Southeast could be most talented division in NHL
It may well be that the timing for this is terrible.
After all, forecasting the Southeast Division as the most exciting in the NHL with the most enthralling young players in the sport is a little trickier to argue after the Tampa Bay Lightning and Atlanta Thrashers joined forces to produce a 1-0 hockey game Monday night.
Then there's the Florida Panthers, who have muscled up to the bar with one goal in the past two games, and that was a 5-on-3 power-play score.
The mighty Carolina Hurricanes, meanwhile, have burst out of the gate in defense of their Stanley Cup title with four goals in their first three games.
Washington? Well, Alexander Ovechkin has a goal. Two, actually.
So all is not lost. Building on Ovechkin and arguing that this division -- once the worst and probably least interesting in the NHL -- might now be not only worth watching but also not to be missed, might not be impossible.
The Bolts and Thrashers just made it a little tougher.
The fact is that the division, born in 1998 to ease the way for Nashville and eventually three other expansion teams, is currently home to the past two Stanley Cup champions, the Lightning and Hurricanes.
Surely that means something.
It terms of "watchability," meanwhile, the Southeast arguably contains more brilliant young talent than any of the other five divisions. Being crappy, of course, has a lot to do with that.
For years, Southeast clubs got kicked around pretty good, and as a result, in the past seven entry drafts, 11 players selected in the first five picks have made their way to Tampa, Washington, Atlanta, Carolina or Florida.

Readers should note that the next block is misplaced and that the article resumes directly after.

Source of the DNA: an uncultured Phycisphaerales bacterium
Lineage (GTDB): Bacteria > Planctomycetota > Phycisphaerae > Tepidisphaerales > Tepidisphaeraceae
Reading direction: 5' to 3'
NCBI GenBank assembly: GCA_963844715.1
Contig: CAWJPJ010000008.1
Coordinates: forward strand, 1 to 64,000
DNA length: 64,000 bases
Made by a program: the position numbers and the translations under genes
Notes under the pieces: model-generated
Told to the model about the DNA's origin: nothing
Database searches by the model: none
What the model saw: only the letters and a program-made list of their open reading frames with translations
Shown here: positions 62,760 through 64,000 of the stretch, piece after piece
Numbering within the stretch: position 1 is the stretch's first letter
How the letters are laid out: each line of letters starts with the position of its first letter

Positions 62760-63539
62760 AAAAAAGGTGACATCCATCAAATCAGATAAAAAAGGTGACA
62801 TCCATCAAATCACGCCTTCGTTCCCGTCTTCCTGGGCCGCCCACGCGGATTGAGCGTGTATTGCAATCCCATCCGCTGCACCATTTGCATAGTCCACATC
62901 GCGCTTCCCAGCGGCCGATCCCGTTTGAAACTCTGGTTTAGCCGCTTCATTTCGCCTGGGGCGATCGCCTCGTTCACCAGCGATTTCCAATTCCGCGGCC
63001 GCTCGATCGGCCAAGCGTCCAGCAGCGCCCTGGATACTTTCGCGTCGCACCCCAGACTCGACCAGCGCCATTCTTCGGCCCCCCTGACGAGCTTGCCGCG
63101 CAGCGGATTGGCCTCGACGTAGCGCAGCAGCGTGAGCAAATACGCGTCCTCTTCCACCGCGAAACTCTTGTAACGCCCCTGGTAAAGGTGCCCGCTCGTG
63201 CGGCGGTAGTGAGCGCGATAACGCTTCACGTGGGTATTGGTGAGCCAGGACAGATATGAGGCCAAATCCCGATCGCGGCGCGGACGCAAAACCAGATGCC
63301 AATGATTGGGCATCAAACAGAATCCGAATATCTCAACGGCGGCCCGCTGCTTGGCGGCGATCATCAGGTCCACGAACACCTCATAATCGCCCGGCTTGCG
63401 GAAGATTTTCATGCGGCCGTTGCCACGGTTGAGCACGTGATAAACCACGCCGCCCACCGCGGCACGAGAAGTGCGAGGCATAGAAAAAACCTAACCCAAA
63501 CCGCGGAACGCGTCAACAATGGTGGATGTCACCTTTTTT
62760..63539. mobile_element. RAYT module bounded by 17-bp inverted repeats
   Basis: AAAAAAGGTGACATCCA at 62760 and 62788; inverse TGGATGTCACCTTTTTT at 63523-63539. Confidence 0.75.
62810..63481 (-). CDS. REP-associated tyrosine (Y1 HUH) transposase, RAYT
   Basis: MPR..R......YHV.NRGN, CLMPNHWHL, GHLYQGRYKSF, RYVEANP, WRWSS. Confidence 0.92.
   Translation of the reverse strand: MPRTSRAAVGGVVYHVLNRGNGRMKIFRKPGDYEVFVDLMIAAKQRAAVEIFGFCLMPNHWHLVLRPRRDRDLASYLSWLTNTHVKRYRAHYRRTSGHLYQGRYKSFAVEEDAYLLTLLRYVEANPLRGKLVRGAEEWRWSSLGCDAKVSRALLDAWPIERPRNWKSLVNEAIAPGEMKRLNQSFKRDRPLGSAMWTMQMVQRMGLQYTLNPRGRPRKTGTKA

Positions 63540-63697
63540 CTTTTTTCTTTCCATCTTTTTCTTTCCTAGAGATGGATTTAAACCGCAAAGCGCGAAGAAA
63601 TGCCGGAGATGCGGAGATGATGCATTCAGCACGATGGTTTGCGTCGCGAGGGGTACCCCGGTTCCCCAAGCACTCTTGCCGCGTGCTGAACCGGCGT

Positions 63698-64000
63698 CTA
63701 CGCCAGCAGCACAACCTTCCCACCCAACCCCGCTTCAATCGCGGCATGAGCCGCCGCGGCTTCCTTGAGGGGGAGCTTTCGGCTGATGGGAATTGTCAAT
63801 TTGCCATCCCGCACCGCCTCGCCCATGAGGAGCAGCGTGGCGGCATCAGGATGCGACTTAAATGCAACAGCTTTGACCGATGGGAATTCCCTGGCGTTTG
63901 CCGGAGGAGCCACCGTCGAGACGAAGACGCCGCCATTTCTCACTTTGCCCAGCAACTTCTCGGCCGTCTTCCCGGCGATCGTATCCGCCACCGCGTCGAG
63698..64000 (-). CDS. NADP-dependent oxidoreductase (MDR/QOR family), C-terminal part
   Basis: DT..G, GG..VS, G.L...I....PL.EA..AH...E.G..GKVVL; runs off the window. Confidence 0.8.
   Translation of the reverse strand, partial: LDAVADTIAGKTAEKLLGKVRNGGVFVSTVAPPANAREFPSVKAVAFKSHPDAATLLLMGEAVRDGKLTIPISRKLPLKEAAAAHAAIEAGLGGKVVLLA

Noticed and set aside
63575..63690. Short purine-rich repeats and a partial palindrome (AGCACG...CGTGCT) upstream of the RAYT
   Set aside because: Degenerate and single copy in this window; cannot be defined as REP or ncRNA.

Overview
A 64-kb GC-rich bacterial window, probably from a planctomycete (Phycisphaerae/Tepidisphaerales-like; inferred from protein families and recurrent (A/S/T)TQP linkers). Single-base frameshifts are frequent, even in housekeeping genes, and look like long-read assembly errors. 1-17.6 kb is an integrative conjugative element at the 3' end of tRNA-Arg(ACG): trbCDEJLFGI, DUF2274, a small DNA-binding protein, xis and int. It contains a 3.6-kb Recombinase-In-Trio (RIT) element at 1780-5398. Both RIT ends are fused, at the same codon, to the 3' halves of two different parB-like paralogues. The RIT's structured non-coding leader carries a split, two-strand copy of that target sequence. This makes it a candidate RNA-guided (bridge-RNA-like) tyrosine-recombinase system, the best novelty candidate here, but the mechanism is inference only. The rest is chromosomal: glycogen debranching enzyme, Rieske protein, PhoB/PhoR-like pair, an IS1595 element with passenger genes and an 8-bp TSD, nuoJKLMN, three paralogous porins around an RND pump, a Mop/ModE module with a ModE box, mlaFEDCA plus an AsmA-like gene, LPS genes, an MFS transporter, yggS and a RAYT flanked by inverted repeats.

Just as the Quebec Nordiques morphed from an ugly hockey caterpillar into the gorgeous butterfly that was the Colorado Avalanche, so too have those drafts and those high picks gradually improved the quality of an entire division.
How much has the Southeast improved?
Well, you had the 19-win Lightning in the 1998-99 season, the 14-win Thrashers the following season and then a Carolina club that only won 22 games in the 2002-03 season.
No, it wasn't as bad as the Norris Division of the 1980s, a group that one season included a Toronto Maple Leafs club that managed only 52 points in the regular season but made the playoffs because Minnesota had 51.
The Southeast wasn't the Norris. But it was pretty bad.
Now, look at last season. Four of the five Southeast teams improved their point totals substantially, including Carolina (36 points), Atlanta (12 points), Washington (11 points) and Florida (10 points).
Only Tampa got worse, dropping 14 points compared to the season before, and the Bolts still made the playoffs.
What makes the division really compelling, however, is that every single club has eye-catching young talent.
But today, they are three of the 10 most exciting players -- not just productive, but inventive and swashbuckling, players actually worth the price of admission in markets where getting people to pay the price of admission is often a chore.
The Caps, in addition to Ovechkin, have Alexander Semin, who burst onto the scene this fall with four goals in his first two games. Defenseman Steve Eminger, meanwhile, is the kind of mobile, puck-moving rear guard that is flourishing these days, and Swedish forward Nicklas Backstrom was the fourth overall pick last June.